ASSEMBLE BORG (REVOLTECH)
What the heck is a Panzer Puncher? That’s probably a question that you, dear reader, are wondering right now. Well…um…it’s kind of just this thingy. I honestly feel like no explanation is ever going to live up to that name. Is he a Panzer that also punches? Is he a guy who exclusively punches Panzers? Who knows? Not me, that’s for sure, but I’m hardly going to complain. ‘Cause how can you complain about a name like Panzer Puncher? You just can’t. Anyway, he’s another figure from the Assemble Borg line, on which have recently become hooked. Does he live up to the phenomenal Nexus? Let’s find out!
THE FIGURE ITSELF
Panzer Puncher was entry 011 in Revoltech’s Assemble Borg line. He was part of the second round of heroic Borgs, under the “Counter Strike” heading. The Counter Strike figures each had a “CONVERTING SYSTEM” gimmick, and Mr. Puncher here is apparently “For Close Combat CONVERTING SYSTEM” according to the box. Panzer Puncher pre-dates the change-over to the more modular style of Assemble Borg introduced with Nexus, so he’s a little bit more of a traditional figure. However, he does still have a fair bit of customizability. In his standard, no-add-on set-up, Panzer Puncher is roughly 6 inches tall and has 42 points of articulation. While Nexus had a rather technical detail-intensive sculpt, Panzer has a much cleaner, sleeker design. Every detail carries a certain quantity of weight to it, which gives Panzer Puncher a rather bold looking design. He definitely feels like a different style of character compared to Nexus, though the two still manage to mesh well together. They’re definitely from the same line. All the Counter Strike figures feature the same set of pieces as a starting point, with tweaks here and there to emphasize their particular theme. Since Panzer Puncher is a thoroughly close-combat style of character, his armored parts are a little bit more bulky and lot more squared-off. The guy’s even got a freaking battering ram on his face, just to send home the message of what exactly his specialty is. Panzer also includes a set of big ol’ shoulder pads, which, through use of some extra Revolver joints, can be attached to his shoulders for additional protection. But, hang on, isn’t this guy’s name Panzer Puncher? Shouldn’t he have some serious fighting-fist capabilities? Fear not, dear reader. The shoulder pads can be moved from the shoulder and attached in place of his normal-sized hands, for proper giant fighting-fists. What’s more, the tops of the shoulder pads can be removed and placed together, to create a big sea mine looking thing, which you can use for just about whatever you want. Also, I don’t think this is true of every version of the figure, but my Panzer came with three tops for his shoulder pads instead of two. More armor for me! In addition to the shoulder pads/fighting fists, Panzer includes a multi-part display stand, an action impact stand (my favorite of the two), a backpack, a selection of Revolver joints (with a cool box to keep them in), and four pairs of hands: fists, gripping, open gesture, and karate chop. For some reason, my figure has two left chopping hands, but I feel certain it’s supposed to be right and left. Bummer, but it’s not like I’ll be using the normal hands anyway. Also, Panzer has a Revolchip worth 10 points. During the line’s run, these could be traded in for various promotional items, but only if you had a Japanese address. No Revolchip points for me! For Nexus, the paint hardly seemed worth mentioning, but I would be remiss to neglect it on Panzer. He doesn’t have the most complicated paint in the world, but he does have some pretty amazing semi-metallic, glossy finish blue on his armored parts, which just looks absolutely amazing in hand. It just pops!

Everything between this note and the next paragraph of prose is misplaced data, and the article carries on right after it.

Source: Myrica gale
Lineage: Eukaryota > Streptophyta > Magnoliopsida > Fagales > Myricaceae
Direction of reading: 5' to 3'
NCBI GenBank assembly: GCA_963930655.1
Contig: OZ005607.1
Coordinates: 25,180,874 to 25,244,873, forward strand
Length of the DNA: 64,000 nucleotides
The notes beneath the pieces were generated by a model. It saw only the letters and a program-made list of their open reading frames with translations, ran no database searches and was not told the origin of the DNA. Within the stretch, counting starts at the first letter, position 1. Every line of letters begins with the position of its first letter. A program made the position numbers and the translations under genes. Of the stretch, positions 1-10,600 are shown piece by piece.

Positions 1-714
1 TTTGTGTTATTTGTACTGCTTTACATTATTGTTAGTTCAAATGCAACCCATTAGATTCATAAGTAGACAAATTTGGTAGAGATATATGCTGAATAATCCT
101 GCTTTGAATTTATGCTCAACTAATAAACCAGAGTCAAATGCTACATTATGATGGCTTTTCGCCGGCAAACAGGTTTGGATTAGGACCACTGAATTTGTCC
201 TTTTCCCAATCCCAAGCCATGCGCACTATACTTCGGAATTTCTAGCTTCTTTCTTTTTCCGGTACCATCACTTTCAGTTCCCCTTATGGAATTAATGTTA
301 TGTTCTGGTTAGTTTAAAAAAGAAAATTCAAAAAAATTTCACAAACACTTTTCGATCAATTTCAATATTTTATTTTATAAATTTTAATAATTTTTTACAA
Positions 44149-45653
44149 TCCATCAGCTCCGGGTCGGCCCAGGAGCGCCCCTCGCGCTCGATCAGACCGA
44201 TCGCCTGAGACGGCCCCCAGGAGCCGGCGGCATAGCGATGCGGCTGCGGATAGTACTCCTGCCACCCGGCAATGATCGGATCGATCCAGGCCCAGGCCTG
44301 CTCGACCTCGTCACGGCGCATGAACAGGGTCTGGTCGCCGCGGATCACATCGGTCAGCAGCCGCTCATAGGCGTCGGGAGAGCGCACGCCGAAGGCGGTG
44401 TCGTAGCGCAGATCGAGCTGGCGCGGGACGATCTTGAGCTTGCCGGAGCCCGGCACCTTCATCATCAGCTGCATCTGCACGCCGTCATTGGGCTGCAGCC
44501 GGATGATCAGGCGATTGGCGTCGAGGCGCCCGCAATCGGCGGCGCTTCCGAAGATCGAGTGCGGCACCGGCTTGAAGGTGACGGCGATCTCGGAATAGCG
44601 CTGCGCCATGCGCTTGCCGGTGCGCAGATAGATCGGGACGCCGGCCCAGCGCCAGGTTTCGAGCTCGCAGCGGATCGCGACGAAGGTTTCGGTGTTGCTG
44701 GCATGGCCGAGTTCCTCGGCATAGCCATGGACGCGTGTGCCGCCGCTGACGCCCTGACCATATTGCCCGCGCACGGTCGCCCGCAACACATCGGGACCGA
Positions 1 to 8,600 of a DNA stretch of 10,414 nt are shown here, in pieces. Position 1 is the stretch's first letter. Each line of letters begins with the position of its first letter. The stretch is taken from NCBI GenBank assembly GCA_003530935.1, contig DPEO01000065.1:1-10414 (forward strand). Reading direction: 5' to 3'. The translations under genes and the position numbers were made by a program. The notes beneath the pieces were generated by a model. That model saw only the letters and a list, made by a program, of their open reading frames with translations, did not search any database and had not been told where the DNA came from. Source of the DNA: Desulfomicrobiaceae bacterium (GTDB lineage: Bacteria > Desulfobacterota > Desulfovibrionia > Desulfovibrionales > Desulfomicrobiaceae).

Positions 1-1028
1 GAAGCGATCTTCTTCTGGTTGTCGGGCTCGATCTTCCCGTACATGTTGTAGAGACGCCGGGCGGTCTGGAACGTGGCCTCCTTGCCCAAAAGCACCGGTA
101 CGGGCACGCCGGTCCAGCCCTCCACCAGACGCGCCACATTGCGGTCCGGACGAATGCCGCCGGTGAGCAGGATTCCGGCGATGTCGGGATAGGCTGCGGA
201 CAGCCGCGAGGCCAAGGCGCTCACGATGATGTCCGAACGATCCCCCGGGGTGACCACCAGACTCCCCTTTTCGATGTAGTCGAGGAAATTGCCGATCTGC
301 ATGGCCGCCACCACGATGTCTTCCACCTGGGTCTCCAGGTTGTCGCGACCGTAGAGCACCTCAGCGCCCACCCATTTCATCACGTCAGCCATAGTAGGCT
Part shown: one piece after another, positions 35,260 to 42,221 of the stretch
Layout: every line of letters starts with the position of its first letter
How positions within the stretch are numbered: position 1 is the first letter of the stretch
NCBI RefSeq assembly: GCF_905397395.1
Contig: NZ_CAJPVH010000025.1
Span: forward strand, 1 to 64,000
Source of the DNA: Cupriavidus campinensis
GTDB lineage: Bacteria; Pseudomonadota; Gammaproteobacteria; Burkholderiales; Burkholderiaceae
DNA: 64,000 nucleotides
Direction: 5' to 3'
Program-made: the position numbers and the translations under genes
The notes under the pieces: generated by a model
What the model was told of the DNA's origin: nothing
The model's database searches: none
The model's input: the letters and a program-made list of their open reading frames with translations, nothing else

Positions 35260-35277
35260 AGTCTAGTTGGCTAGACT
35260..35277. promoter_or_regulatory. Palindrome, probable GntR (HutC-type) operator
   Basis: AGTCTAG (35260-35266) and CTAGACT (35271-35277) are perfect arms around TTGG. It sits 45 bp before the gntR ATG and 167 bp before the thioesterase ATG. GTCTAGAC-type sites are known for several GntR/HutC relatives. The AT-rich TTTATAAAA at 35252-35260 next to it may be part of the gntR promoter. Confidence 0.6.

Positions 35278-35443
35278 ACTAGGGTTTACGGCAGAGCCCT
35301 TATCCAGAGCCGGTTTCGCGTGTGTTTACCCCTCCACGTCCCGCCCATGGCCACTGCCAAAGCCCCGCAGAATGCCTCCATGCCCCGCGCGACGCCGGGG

THE ME HALF OF THE EQUATION
It’s still Tim’s fault. See, I didn’t quite share the whole story last time. After Tim showed me the two figures he had ordered and before they arrived, the two of us decided to troll eBay to see what figures were readily available. Tim ended up purchasing yet another two figures, and, after looking through a fair amount of pictures, I decided that Panzer would be my first Assemble Borg. So, I went ahead and bought an amusingly incorrectly named “Panzer Pancher” from a seller on eBay. Of course, then Tim got an extra Nexus and ruined that plan, but hey, what are you gonna do? Panzer definitely exhibits a different side of the line than Nexus, but I certainly didn’t enjoy him a single bit less. He’s an incredibly fun figure, and one of those toys that I keep finding myself picking up and messing with a lot. Of course, now I’m firmly entrenched in this line and there’s no way of going back, but, hey, what’s one more import line to collect?